Recently, Google ran an experiment called Project M&M on the candy that they famously make available to their employees. They put the candy in opaque containers and the healthy snacks like dried figs and pistachios in glass jars to see how consumption habits would change. In the New York office, a staff of 2,000 consumed 3.1 million fewer calories from M&Ms alone over a seven week period.

This is just one example of the sort of data analysis and experimentation that market leaders are beginning to explore with respect to their people.

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A data-driven, evidence-based approach to HR

Of course, we obviously need to recognize that these are people and so we can’t easily tinker with things like their compensation or benefits. But if we’re deciding on a new referral policy, a new layout for the office, or a new schedule for Happy Hours and company events, doesn’t it make sense to use this as an opportunity to design an experiment, roll it out in a staggered fashion, collect the data and determine what worked the best? This is where I think the industry is heading in much the same way that the A/B test is the gold standard for marketers everywhere.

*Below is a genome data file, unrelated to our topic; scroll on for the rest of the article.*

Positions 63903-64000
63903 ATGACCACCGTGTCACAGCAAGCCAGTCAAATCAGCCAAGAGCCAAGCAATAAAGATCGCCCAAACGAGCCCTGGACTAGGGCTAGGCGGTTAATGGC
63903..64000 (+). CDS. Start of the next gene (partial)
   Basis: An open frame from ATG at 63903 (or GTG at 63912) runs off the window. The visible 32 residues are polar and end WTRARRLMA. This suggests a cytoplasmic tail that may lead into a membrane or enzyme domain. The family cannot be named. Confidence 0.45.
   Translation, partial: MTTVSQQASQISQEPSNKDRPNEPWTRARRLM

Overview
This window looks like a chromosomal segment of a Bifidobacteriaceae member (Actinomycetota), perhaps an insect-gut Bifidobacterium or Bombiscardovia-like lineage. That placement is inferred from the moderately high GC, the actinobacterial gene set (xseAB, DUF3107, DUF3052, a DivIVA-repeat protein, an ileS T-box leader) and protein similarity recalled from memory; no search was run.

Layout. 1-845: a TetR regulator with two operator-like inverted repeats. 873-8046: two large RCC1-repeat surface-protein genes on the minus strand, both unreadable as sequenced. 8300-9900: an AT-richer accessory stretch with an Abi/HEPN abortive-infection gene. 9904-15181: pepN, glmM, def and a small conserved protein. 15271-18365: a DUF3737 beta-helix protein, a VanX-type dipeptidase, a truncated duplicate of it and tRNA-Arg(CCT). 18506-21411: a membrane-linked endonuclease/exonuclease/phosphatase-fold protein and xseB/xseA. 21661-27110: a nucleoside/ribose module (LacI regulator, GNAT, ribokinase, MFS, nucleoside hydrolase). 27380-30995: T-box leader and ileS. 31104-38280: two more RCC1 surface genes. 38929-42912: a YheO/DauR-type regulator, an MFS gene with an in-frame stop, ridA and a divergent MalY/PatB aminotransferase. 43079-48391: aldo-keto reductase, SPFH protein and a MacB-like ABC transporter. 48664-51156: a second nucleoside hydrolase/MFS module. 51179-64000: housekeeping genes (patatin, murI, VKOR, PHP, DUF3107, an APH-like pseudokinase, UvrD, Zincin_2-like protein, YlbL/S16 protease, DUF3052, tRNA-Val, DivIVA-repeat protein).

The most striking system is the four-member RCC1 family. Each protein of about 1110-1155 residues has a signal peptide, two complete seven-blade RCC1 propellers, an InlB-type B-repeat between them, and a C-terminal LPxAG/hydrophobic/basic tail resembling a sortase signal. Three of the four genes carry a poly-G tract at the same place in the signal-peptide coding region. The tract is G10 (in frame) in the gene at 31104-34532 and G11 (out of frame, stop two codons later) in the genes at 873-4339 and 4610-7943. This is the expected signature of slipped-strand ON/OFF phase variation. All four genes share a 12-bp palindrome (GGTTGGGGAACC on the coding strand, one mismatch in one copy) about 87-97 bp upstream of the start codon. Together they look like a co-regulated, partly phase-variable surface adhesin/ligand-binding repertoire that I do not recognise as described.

It’s an exciting time for the human resources world. People analytics is slowly transforming the way that we hire, develop, and promote or separate our workforce in a data-driven and evidence-based way.

The organizations paving the way tend to be early adopters, innovators and disrupters like Google. I think the next five years are going to see a sea swell of transformation as others jump on board and realize that they absolutely must adopt this same philosophy if they wish to compete within a service-based economy where human capital is the most valuable strategic asset.

Much like in Major League Baseball, where there is hardly a team that would be caught dead ignoring the sabermetricians and using the gut instinct and intuition of their scouts to evaluate talent, we’ll soon see a world in which companies either leverage people analytics or fall further and further behind their competitors.

  • David Hunt, PE

    While I understand the need for data, ultimately, a human has to make the decision. And the way I see it, this is an attempt to push off responsibility onto a computer program.

  • Joi Ball

    Certainly decisions aren’t meant to be made by the data. What analyzing the data does is help said humans make informed decisions based on fact.

  • Anonymous

    Reducing people to a spreadsheet… it’s shame Robert McNamara didn’t live to see this, he’d be overjoyed.

  • david o’hanlon

    maybe HR could stop using data to justify hiring etc, and just place the responsibility where it belongs – with the managers. And then support them.